Abba Eban (1915–2002) was an Israeli diplomat who served as Minister of Education and Culture (1960–1963), Deputy Prime Minister (1963–1966), and Minister of Foreign Affairs (1966–1974). From 1949 to 1959 he served as the first ambassador to the United Nations for the newly established State of Israel. The speech from which this selection is excerpted provided the Israeli view of the question of the Palestinian refugees.
Translation by Clifford R. Backman
Abstract and Key Words
In 1950 the government of South Africa passed apartheid legislation known as the Group Areas Act No. 41, which required South Africans to reside only with members of their own race. At that time, the South African government recognized four racial groups: Black, white, “colored,” and Indian (South Asian). “Colored” encompassed mixed race people, as well as immigrants from Malaysia. Prior to 1950 many people lived in predominantly black, white or “colored,” areas, but mixed residential areas also existed—including a vibrant area of Cape Town called “District Six,” which was razed to the ground, and its non-white inhabitants forcibly removed. After the passage of Group Areas Act No. 41, an estimated three million people were involuntarily moved to segregated areas.
British Broadcasting Corporation
In May 1989, a protest movement gathered strength in Tiananmen Square in Beijing, as students convened and constructed a large statue called the Goddess of Democracy. By the beginning of June, the movement had turned into a generalized protest by workers and ordinary citizens in addition to the students. When they refused to disperse, the government sent in the army on June 4 to crush what, to many in the Communist Party, had become an incipient rebellion. The image of a lone man attempting to face down an approaching tank became the instant icon of the movement, but there are many other arresting narratives of the events that occurred during this protest. On the 15th anniversary of the suppression of these protests, the British Broadcasting Corporation interviewed survivors and eyewitnesses, gathering their testimonies into the report excerpted below.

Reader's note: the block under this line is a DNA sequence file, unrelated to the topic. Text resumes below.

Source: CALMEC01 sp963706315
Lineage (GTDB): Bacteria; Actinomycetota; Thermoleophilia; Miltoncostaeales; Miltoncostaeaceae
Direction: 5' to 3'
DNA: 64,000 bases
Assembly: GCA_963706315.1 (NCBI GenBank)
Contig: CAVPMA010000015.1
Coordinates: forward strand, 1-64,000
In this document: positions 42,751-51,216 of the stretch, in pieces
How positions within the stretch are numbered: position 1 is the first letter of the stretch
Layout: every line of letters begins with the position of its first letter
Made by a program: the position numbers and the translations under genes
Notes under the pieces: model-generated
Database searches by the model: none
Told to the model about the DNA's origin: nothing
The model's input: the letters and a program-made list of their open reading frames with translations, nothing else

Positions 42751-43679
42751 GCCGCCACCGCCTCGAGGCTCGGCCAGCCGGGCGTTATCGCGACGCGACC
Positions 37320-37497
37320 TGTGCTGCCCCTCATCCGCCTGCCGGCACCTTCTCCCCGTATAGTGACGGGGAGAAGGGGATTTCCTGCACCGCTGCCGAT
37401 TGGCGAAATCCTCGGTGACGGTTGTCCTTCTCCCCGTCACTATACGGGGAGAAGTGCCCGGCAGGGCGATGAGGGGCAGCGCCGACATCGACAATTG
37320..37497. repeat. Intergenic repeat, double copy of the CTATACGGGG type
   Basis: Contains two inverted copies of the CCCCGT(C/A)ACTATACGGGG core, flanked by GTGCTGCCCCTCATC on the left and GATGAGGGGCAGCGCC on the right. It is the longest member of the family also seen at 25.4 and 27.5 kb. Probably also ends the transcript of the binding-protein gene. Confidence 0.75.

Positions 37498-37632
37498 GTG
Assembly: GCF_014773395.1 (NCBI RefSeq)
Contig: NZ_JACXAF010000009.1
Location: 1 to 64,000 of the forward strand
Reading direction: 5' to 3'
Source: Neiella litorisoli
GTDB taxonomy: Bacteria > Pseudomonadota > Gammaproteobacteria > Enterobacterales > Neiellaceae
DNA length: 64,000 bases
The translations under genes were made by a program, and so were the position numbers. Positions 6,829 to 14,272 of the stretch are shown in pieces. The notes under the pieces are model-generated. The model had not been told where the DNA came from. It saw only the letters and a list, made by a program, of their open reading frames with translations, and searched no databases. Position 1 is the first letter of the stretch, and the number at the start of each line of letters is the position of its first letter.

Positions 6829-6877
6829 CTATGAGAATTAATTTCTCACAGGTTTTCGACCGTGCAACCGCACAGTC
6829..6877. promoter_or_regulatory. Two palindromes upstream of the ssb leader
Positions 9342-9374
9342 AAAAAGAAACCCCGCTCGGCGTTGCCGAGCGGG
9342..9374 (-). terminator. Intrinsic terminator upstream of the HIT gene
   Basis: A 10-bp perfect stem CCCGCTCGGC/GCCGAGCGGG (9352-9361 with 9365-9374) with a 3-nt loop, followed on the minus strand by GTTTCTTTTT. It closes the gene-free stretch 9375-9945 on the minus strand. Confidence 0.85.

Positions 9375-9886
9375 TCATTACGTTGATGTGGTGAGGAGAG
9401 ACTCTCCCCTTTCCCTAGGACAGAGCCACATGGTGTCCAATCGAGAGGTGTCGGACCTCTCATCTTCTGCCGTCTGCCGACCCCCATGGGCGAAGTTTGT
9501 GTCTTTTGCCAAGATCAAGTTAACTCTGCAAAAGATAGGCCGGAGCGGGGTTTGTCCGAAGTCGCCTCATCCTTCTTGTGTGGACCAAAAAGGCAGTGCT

Martin Luther King Jr.
Under the accelerating pressure of the American civil rights movement—and with images of African Americans being attacked and beaten as they demanded equality beaming across television screens—President Kennedy introduced civil rights legislation during his administration. Realizing that advocacy of this position might endanger the position of his Democratic Party, particularly in the South, in the elections of 1964, Kennedy continued to find ways to shape American public opinion while also cajoling Congress to implement this legislation. Civil rights advocates, spearheaded by the Reverend Dr. Martin Luther King, Jr. (1929–1968), convened in a march on Washington, DC, in August 1963. Marchers explicitly demanded “jobs and freedom.” While the electrifying speech King gave on that day is more remembered for its stirring conclusion about his “dream” and about letting “freedom ring,” the prepared remarks at the beginning of the speech reveal even more of King’s brilliance and the depth of his political thought.